Are you (really) doing DevOps?
Would you like to know if you weren’t?
“Everyone’s doing it at the moment.”
“We have to do DevOps or else we’ll be left behind.”
“Our competitors will be doing it soon, if they aren’t already.”
These are common refrains I hear a lot lately.
First, let’s slow down and take a step back.
What DevOps Is Not
Many companies, in my experience, are not doing DevOps correctly, if at all, despite what they might think or try to suggest.
— Thinking a build process or pipeline equates to successful compilation.
— Thinking successful compilation equates to a release candidate.
— Thinking manual testing is acceptable.
— Thinking DevOps is just automating existing (bad) practices.
None of these are DevOps.
DevOps has as many definitions as it is an overused word. Every job advertisement at the moment includes the word “DevOps” even when the job description has scant content relating to what real DevOps can provide your organisation’s software development capability.
I am not about to offer another definition of DevOps. There are enough of them out there.
What Is DevOps?
I’ve briefly touched on examples of what DevOps isn’t. To consider what DevOps is, let’s consider the essential goal of DevOps.
The goal of DevOps, to my mind, is simply this: Constantly being able to deploy a quality, bug-free version of software to production without causing a “CNN Moment”.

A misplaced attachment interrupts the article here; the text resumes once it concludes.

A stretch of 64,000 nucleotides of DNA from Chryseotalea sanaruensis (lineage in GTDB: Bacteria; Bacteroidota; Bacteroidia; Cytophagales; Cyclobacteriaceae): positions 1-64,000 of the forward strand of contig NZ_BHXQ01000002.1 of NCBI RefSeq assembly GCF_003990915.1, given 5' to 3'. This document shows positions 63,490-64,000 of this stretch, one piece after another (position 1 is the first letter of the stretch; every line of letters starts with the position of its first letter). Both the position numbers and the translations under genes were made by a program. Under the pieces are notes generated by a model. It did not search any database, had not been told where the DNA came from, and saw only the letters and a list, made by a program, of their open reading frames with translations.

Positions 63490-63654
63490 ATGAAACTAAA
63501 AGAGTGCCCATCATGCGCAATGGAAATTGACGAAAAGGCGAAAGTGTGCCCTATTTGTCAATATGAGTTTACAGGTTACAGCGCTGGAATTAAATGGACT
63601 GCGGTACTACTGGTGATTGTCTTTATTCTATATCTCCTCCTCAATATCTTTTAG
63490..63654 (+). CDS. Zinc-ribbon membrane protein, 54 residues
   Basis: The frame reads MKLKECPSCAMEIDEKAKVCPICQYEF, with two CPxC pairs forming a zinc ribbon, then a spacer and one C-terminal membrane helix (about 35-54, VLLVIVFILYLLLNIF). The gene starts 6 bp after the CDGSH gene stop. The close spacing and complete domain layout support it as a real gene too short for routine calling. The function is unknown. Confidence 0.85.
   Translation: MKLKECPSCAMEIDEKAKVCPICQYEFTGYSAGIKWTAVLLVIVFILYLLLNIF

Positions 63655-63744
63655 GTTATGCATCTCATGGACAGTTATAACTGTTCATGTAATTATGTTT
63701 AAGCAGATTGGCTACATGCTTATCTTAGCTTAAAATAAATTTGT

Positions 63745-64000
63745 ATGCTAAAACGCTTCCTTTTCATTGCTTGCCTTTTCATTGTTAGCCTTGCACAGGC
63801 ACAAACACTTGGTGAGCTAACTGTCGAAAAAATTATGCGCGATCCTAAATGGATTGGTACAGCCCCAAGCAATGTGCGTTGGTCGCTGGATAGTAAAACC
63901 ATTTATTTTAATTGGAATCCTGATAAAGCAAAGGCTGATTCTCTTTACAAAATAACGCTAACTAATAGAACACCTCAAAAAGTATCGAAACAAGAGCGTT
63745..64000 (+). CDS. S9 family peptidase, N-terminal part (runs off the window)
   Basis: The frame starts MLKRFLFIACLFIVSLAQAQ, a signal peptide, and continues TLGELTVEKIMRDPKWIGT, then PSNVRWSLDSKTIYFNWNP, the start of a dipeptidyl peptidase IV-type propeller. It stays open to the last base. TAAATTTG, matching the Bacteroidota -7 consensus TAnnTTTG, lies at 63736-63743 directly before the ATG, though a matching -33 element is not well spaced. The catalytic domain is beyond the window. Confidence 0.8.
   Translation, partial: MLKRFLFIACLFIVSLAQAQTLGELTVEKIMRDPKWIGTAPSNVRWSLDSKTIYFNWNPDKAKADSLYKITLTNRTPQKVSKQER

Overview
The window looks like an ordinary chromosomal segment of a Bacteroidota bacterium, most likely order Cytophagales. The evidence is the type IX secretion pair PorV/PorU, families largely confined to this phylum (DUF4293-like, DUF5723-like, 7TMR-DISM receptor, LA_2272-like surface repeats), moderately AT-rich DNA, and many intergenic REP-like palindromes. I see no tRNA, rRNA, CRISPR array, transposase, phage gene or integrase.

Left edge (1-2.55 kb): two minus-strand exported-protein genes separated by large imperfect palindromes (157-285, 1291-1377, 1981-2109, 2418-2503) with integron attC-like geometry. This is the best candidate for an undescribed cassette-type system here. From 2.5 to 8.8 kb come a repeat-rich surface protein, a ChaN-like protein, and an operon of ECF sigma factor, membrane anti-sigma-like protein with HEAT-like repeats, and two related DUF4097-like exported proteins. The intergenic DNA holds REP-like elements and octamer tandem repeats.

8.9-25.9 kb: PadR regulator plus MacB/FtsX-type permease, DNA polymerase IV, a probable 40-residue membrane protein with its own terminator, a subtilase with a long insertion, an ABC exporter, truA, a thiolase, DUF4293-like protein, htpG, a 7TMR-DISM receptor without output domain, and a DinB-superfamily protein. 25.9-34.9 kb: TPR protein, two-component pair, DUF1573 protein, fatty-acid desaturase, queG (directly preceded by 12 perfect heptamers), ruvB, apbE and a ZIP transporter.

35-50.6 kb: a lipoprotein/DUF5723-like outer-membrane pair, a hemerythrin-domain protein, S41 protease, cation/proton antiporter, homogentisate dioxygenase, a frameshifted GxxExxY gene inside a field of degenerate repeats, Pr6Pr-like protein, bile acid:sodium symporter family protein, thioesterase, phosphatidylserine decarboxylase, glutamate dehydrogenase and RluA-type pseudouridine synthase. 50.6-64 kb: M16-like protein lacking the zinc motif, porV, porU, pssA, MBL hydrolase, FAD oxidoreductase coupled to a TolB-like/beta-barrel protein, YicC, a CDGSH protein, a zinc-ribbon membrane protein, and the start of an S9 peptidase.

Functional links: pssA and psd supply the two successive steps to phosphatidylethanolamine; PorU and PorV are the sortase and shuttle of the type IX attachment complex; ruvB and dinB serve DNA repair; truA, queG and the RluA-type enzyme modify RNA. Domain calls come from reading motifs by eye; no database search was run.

To my way of thinking you can’t do DevOps unless you have the foundational capabilities of Continuous Integration (CI) and Continuous Deployment (CD) in place. Digging a little deeper, DevOps, in fact, sits atop enabling capabilities of which CI and CD are but two.
Being willing to constantly deploy to production requires a lot of confidence. Where does this confidence come from?
A very good question. Well, it isn’t rocket science. It comes from copious amounts of testing. It is therefore impossible to talk about DevOps without talking about testing. Testing is integral to DevOps.
A Build Process should have the following as a minimum:
— Check the code out from a source control system.
— Execute Static Code analysis.
— Execute Automated Unit Tests.
— Execute Automated Integration Tests.
— Execute Automated Functional (UAT) Tests with a tool like Selenium.
— Automated application of a label (or “tag”) back against the source control system if, and only if, all above tests have passed.
— Automated deployment of successfully tested artifacts to an artifact repository.
Having the capability necessary to do real DevOps is more involved than it may first appear. Paradoxically, it can also be easier than you first think, if you know how to go about it and remain focused on the goal of DevOps.
DevOps is definitely something you should be doing. If you are doing it right, the investment will pay you back in spades. If you aren’t you’ll be left wondering how your competitors got the jump on you…again.
DevOps isn’t witchcraft or even rocket science. Its engineering.
The DWS DevOps Practice can help you navigate the journey to ensure your business is realising the full promise that only real DevOps can provide.